Complete patrols, collect Elemental Orbs of any type in the European Aerial Zone, and defeat bosses.
The knock-on effects of Ulan-Tan's Symmetry theory were wide reaching. They likely extended much further than Ulan-Tan himself ever intended. The idea of Light and Darkness as amoral, interdependent forces led to some extremely inconvenient questions. Chief among those was the following: If the Light and Darkness were interdependent, how could one ever "defeat" the Darkness?
As Ulan-Tan himself said, "I wish the Light could 'win,' as you put it. But we must accept that it's just not that simple."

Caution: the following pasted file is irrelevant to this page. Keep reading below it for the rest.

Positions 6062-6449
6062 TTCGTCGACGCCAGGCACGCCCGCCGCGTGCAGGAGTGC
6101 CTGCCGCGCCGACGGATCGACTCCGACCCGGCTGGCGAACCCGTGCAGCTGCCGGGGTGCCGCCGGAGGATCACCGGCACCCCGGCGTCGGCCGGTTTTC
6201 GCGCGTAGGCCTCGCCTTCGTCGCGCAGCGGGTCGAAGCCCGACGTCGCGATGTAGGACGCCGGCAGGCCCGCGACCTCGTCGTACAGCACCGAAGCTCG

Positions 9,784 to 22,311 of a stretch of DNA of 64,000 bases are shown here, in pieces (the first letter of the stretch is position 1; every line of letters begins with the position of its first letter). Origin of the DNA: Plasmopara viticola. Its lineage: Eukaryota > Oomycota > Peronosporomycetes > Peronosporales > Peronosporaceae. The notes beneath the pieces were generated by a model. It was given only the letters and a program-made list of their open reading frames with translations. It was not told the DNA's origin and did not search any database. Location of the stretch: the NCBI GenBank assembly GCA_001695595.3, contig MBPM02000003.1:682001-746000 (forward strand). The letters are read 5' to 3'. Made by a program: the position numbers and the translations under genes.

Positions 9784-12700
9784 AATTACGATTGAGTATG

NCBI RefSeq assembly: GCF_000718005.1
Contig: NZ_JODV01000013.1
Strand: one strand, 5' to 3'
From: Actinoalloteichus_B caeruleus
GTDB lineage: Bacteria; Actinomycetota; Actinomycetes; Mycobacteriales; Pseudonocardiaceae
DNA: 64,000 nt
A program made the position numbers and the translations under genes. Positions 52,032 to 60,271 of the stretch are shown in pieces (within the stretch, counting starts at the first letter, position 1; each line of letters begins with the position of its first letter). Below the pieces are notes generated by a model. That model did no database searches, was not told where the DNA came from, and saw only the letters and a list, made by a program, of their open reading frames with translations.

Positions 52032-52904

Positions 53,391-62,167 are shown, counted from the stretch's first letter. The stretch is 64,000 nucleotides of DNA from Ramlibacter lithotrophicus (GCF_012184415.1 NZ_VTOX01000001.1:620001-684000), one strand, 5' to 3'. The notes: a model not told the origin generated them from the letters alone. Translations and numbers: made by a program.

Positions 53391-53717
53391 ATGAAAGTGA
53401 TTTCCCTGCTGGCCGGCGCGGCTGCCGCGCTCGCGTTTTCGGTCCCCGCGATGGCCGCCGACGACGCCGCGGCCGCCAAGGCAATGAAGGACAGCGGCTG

This became a thorny subject for the Guardians, who had spent centuries asserting their combat capabilities. Inherent in their militarism was the idea that victory, or at least self-defense, was possible. However, if their use of the Light simply prompted the spontaneous generation of Darkness somewhere else in the universe, then their military efforts were inherently futile. They were simply propagating an eternal stalemate at the expense of their own pain and suffering.
In short, Ulan-Tan's biggest sin was telling a ruling warrior class that their war was unwinnable.
—Excerpts from "Ulan-Tan, Heretic Saint"